If you want to secure grant money for your school, the first step is to understand in detail the main problems/needs your school faces. The second step -- the subject of the last blog -- is to develop a solution that has the greatest chance to solve that problem. And the third step is to locate all possible grants that might help fund your solution.
Grants available to schools fall into three basic categories: federal grants, state grants, and foundation or corporate grants. Federal and state grants are generally larger, and their applications are longer and more difficult to complete. Foundation and corporate grants typically yield schools less money, but their applications are less complex. That means you can usually fill out several foundation applications in the time it takes to complete one federal or state application.
Many educators attempt to locate grants on the Internet by using search engines or by subscribing to grant newsletters. Those methods tend to be inefficient and end up costing both time and money. The best way to locate potential grants is to use a grant database. The more comprehensive and up-to-date the database, the better it will serve your needs.
Your very best choice for using a grant database is the free one offered by Grants for Teachers. It is large, free, and fairly comprehensive. By far the most comprehensive grant database available to educators is the School Funding Center Grant Database. It contains virtually all federal, state, foundation, and corporate grants available to schools in the United States. Old grants are removed and new grants are posted on a daily basis. The one drawback to using this database is the cost -- $397.00 per year. While relatively expensive, it still saves educators both time and money because of its comprehensive nature. First, use the free database provided by Grants for Teachers. If you need even more grant information, go the database provided by The School Funding Center.
If you are looking specifically for federal grants, another good database to use is ED.gov. This resource comes directly from the federal government, and it is free. It lists every federal education grant available to schools in the United States. It does not list state, foundation, or corporate grants. If you use this grant resource, you will still want to track down discretionary grants for schools.
If you are specifically looking for state grants, your best bet is to go to your state education agency's website. Some of those sites include good grant databases that will help you locate current state grants. Others are not so good -- or worse than that -- and will take a little more work on your part. Go to ED.gov's Education Resource Organizations Directory page to find your state education agency's website. If your state's site does not have "grants" or "funding" listed in its menu bar, type "grants" into the search box on the site to see if you can find listings that way.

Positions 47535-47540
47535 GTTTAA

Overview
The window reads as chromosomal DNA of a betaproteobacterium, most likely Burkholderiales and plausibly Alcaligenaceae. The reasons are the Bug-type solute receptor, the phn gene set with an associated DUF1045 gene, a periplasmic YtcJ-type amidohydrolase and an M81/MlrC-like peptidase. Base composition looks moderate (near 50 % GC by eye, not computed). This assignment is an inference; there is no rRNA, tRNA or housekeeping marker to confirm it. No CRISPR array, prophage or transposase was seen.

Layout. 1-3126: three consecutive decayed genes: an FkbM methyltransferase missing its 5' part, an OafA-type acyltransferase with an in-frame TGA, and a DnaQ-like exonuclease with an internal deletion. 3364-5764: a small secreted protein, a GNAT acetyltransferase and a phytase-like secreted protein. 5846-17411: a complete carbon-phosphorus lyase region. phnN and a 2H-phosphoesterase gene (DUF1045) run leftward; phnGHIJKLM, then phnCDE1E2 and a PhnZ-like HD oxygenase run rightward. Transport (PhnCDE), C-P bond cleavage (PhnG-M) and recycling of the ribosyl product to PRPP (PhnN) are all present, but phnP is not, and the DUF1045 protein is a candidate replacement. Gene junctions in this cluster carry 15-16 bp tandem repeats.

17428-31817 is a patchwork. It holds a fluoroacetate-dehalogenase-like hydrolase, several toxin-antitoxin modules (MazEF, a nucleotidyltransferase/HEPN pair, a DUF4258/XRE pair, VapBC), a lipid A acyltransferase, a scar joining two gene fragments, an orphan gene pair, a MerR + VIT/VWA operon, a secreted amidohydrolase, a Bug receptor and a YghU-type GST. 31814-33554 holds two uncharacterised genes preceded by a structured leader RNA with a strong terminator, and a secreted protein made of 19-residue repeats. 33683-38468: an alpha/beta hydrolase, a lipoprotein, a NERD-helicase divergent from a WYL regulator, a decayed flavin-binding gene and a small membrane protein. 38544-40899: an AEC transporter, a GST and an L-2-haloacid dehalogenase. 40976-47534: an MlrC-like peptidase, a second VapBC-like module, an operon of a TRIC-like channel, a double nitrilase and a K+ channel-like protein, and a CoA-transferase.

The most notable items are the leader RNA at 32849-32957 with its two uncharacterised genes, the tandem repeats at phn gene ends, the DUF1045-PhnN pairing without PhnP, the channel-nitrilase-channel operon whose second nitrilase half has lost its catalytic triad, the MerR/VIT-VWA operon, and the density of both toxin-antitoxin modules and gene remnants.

If you are specifically looking for foundation grants, your best bet is to go to the Foundation Center. This organization lists thousands and thousands of foundations in its database. Many of those foundations offer grants to schools. The database is good for finding foundation grants, but the subscription cost ranges from $595.00 - $995.00 per year depending on the number of foundations you want listed in your searches. The more comprehensive the database you wish to search, the more your subscription will cost.
While you can find grant listings in many places, if you want to find all of the grants available to you quickly and easily, you will want to use one or more of the grant databases listed above. Remember, grant writers should use their time to write grants, not look for them. Save both time and money by using a good, established school grant database to locate the funding solutions you need in order to improve student achievement.
Don Peek is an expert in school funding. He has run The School Funding Center since 2001. Its database contains over 100,000 grants available to all types of schools in the United States. Don worked in education for 20 years as a teacher, principal, and assistant superintendent before becoming the VP then the president of the training division of Renaissance Learning, developer of the Accelerated Reader.